% of GDP
In 1918, the Croats, Serbs, and Slovenes formed a kingdom known after 1929 as Yugoslavia. Following World War II, Yugoslavia became an independent communist state under the strong hand of Marshal TITO. Although Croatia declared its independence from Yugoslavia in 1991, it took four years of sporadic, but often bitter, fighting before occupying Serb armies were mostly cleared from Croatian lands. Under UN supervision the last Serb-held enclave in eastern Slavonia was returned to Croatia in 1998.
The government, like so many regimes in Croatian history, sees the salvation of the country in an integration into larger structures outside. The two most important are of course the EU and NATO. Croatia formally requested to join the EU on February 25th, 2003, despite being warned by various Brussels officials that its bid was too early. It is now agreed on all sides that entry into the EU is realistic after all for 2007.
Croatia was cold-shouldered from being even a Partner for Peace of NATO in the 1990s with Tudjman in charge and Croatian war criminals at large. Many of these have now been handed over with the full cooperation of the government with the Hague authorities. NATO entry within a few years is on the cards. Croatia is at last coming in from the cold.
The Croats are a people with a long past, that is profoundly marking their present and future. But of abiding significance is their mountainous and hilly geography, which has, moreover, changed, albeit slowly, during the centuries. In particular it underwent a long process of deforestation, which left many uplands bare.
They are situated in a vulnerable location, on the threshold of the Balkans, yet betwixt central and eastern Europe. They have consequently had to accommodate themselves to a whole series of more powerful peoples for a while, often lasting centuries. This can help explain their eagerness to surrender sovereignty today.
Yet their location gave them great opportunities as well, notably for sea-faring across the Adriatic and into the Mediterranean. But for this they needed timber to build boats. Hence the deforestation and the longer run tribulations of the countryside.
After peacefully migrating from Ukraine and settling in modern Croatia in the sixth century, the Croats enjoyed a period of self-rule. But the incursion of Magyars in the ninth century in central Europe changed everything. In 1091 the Croats agreed to submit themselves to Hungarian authority under the Pacta Conventa. By the mid-1400s fear of Ottoman encroachment led the Croatian Assembly to invite the Hapsburgs, under Archduke Ferdinand, in to assume control and responsibility for Croatia. After various vicissitudes Croatia became largely free of Turkish rule by the 18th century. In 1868 Croatia regained domestic autonomy, but significantly under Hungarian authority.
It became absorbed into Yugoslavia after the First World War, but broke away in the Second World War under the Ustase who collaborated with Germans, the most discreditable episode in Croatian history. But the Partisan leader himself was a Croat, Marshall Tito, who proceeded to found the Federal Socialist Republic of Yugoslavia after the war. Croatia became a relatively successful part of the federation, the one communist polity that allowed its citizens to leave freely and could thus be justly called a socialist country, rather than a socialist prison.
In 1990 Croatia held its first multi-party elections, in which long-time nationalist Franjo Tudjman was elected president. Independence was declared next year, which triggered off a four-year war with Belgrade. In December 1995 Croatia signed the Dayton Accord and agreed to the return of all refugees.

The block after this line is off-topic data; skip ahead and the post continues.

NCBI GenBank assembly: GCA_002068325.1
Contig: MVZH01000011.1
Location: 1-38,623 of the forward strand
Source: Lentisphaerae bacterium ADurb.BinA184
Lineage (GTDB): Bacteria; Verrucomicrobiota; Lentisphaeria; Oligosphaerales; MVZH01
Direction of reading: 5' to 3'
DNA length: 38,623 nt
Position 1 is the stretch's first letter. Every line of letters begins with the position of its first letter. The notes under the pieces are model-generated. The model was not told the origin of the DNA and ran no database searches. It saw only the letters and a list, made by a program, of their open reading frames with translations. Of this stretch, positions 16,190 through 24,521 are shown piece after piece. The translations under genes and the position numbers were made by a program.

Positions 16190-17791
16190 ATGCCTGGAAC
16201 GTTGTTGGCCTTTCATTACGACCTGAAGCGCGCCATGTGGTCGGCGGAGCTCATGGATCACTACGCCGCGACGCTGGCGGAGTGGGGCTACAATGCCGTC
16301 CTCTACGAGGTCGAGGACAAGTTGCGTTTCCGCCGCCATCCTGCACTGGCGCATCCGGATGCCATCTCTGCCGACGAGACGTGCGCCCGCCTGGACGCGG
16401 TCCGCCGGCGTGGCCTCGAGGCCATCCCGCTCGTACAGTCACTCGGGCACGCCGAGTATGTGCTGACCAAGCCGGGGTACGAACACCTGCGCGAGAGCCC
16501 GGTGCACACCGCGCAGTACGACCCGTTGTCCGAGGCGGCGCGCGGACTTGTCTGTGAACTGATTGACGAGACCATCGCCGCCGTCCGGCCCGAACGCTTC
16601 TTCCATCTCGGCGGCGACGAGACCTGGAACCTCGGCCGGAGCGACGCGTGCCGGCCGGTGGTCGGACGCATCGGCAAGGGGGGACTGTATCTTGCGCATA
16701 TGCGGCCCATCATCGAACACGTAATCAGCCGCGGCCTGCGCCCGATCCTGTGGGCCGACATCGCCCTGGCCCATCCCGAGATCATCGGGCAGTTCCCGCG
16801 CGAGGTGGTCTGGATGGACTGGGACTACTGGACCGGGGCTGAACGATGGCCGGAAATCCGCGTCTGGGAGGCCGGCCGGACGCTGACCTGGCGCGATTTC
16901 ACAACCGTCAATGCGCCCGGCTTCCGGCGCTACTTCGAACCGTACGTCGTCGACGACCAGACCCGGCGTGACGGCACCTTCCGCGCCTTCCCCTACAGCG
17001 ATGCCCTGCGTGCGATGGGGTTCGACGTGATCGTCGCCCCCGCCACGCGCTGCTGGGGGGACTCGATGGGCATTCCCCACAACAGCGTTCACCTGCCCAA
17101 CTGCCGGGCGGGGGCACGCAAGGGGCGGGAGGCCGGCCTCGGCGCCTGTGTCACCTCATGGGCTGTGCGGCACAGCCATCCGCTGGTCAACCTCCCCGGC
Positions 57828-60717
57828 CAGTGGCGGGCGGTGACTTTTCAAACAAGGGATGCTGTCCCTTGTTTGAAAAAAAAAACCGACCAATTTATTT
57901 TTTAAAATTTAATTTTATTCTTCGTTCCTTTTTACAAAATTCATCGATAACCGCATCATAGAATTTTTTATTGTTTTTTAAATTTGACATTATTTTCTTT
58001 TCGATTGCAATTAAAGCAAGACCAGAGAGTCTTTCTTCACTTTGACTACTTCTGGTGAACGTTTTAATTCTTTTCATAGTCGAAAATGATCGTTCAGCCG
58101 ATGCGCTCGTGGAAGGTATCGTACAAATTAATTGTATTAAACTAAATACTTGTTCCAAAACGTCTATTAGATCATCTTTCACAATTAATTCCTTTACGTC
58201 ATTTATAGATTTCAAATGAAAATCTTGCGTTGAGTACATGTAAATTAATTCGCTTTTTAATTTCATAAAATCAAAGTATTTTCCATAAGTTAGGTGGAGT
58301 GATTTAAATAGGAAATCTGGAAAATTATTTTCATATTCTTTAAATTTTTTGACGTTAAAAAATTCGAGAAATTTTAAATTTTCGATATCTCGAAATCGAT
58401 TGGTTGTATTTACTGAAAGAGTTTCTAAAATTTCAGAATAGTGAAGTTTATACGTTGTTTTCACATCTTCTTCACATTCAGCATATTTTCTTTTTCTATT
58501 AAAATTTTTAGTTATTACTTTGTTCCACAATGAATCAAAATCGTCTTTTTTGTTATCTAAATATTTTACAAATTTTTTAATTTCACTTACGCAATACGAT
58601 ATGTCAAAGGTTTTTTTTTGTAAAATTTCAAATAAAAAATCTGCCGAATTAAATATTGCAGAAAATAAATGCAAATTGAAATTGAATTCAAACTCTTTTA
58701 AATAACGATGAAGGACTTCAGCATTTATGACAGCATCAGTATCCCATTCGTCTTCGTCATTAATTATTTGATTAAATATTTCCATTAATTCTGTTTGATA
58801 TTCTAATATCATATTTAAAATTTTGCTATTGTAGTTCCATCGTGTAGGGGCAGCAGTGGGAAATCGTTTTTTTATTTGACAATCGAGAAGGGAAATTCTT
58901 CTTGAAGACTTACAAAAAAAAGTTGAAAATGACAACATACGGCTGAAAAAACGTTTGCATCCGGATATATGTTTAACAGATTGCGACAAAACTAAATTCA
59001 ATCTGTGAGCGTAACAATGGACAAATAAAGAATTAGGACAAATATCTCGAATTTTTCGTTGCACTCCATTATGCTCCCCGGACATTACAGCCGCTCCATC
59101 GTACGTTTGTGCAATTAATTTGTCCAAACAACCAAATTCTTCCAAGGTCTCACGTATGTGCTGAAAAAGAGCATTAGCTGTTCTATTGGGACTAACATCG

The death of Tudjman in December 1999 was a blessing, allowing Croatia to enter the new decade, century and millennium with a clean slate. A new president and coalition government, under a new premier, have been able to pursue national reconciliation, democratization, regional cooperation and refugee returns.
Update No: 079 - (01/12/03)
The Croats are doing better in the 2000s than they did in the 1990s. The incubus of a retrogressive nationalist regime was removed by the death of Franjo Tudjman in December 1999, just in time for a new start in the new millennium.
Popular president, but not so popular premier
The new president, now in harness for nearly four years, is Stipe Mesic He was the last occupant of the revolving Yugoslav presidency, a fact to which Milosevic strongly objected. He has the right enemies and was the ideal person to lead a delegation of reconciliation to Serbia recently.
The presidency is largely a ceremonial job. The real decisions are taken by the premier. For the duration of the 2000s it was Ivica Racan, who now looks certain to be ousted.
The party of Tudjman, the Croatian Democratic Union (HDZ), ruled throughout the 1990s, but lost power to the Social Democrats in early 2000. Elections to parliament were held on November 23rd, which were expected to be very close. The full results will not be known for some time, but initial returns give the edge decisively to the HDZ.
EU candidacy on the way
Victory for the HDZ undoubtedly sets back Croatia's chances of joining the EU soon, to which it made a formal application for membership in February in 2003 in Athens, when fellow Balkan state, Greece, held the revolving presidency. Racan said Zagreb would have fewer chances of joining because HDZ would be less keen on co-operating with the International Criminal Tribunal for the former Yugoslavia (ICTY). Successful co-operation with the ICTY is the most important condition of EU membership, he added.
One fugitive war crimes suspect sought by the ITCY is General Ante Gotovina. He is not at large in Croatia, according to the government. But the ITCY is convinced he is. Like Karadzic and Mladic in Serbia or Serbian Bosnia, he is probably being protected by security forces still loyal to the old regime. One person keen to see a HDZ victory at the polls is undoubtedly General Gotovina.
The British and others have made the case of Gotovina the precondition of membership. Racan visited London in late September for talks with Tony Blair. He also made an answer to 4,000 questions on the country's legislation, economy and political system to Brussels. The questionnaire had been brought to Zagreb personally by EU President Romano Prodi in July, testifying to the real interest of Brussels in clinching EU adhesion for Croatia.
The likely new government of HDZ will be led by its leader, Ivo Sanader, who has done his utmost to give his party a makeover from the old days. He has moved it forwards on Europe, into which he wants Croatia integrated, and tried to put the cronyism of the Tudjman years behind it. He has expelled nationalist extremists from the party and said that he will pursue moderate policies from a mainstream European conservative perspective. Dissatisfaction with a large national debt, social hardship and high unemployment of officially 22%, but actually, according to the unions, over 30%, led to the triumph of the centre-right party.